Free TAFE qualifications in the following industries are now available in high priority areas:
- Agriculture and horticulture
- Beauty and Hairdressing
- Building and Construction
- Child care
- Community services
- Electrotechnology and utilities
- Hospitality and cookery
- Nursing and health
- Manufacturing and design
Minister Fentiman lamented that older women are often unseen in terms of poverty. Women over 60 years of age are particularly vulnerable. Many are embarrassed and don’t seek support from families or others. “We need to break the stigma about employing older people, especially women” she said.
Minister Fentiman highlighted the impact of reproductive issues for some women in that a woman having an unwanted pregnancy quadrupled their chance of living below the poverty line. She outlined the significance of the Termination of Pregnancy Bill 2018 in changing laws that were introduced before women were allowed to vote. This Bill was passed in Parliament the following day. “When women are empowered the flow on is considerable. Children fare better, families do too, and societies are fairer and more inclusive.”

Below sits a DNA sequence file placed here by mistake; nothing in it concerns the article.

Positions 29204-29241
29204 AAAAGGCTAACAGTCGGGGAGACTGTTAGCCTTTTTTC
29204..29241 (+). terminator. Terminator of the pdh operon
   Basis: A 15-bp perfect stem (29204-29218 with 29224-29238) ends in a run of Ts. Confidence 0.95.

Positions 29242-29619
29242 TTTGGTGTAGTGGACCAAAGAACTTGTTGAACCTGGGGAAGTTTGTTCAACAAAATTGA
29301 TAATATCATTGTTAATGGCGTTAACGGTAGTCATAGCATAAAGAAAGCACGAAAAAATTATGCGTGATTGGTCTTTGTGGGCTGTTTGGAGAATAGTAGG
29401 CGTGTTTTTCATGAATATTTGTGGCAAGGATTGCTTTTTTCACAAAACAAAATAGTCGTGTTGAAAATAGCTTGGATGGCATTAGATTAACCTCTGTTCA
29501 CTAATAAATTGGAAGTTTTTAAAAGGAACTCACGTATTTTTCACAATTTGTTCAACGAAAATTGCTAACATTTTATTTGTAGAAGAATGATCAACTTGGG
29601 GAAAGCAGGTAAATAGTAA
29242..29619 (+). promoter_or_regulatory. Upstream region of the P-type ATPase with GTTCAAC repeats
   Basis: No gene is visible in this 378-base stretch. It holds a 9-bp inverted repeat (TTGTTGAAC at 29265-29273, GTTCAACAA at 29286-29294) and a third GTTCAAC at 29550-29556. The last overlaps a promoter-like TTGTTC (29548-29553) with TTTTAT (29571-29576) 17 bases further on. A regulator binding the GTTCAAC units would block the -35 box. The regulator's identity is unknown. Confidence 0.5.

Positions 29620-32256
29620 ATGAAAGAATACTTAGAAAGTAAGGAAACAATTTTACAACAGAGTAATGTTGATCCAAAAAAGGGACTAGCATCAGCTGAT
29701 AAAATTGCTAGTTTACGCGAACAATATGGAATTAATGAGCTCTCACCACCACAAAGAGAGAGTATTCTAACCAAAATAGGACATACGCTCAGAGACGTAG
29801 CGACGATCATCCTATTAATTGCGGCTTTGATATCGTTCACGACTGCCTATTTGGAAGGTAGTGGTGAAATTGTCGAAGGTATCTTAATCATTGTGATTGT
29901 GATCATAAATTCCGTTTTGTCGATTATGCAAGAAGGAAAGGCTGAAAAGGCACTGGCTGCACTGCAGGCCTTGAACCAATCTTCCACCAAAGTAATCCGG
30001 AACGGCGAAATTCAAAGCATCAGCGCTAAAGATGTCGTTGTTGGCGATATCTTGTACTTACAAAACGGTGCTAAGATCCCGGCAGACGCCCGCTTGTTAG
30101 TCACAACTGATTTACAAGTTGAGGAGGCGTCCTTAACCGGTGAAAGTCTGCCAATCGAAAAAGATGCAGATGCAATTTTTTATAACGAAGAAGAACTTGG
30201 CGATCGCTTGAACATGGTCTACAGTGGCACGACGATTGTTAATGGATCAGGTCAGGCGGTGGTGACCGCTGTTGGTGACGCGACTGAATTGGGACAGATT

In discussion with participants superannuation concerns were raised. Minister Fentiman noted that QSUPER in partnership with the Queensland government is offering free superannuation advice to women. She also noted that access to courts and justice is an issue that requires further consideration.
During the questions and answers to follow, one participant noted the Me-too movement and the issue of sexual harassment in impeding women’s career advancements. This is a huge barrier for women at work due to the damage it does to women’s confidence. It contributes to their underutilisation in the workforce. Given Minister Fentiman’s background in the legal profession prior to entering politics, she is well aware of what a huge issue this is in terms of career advancement and in serious circumstances women not returning to the workforce.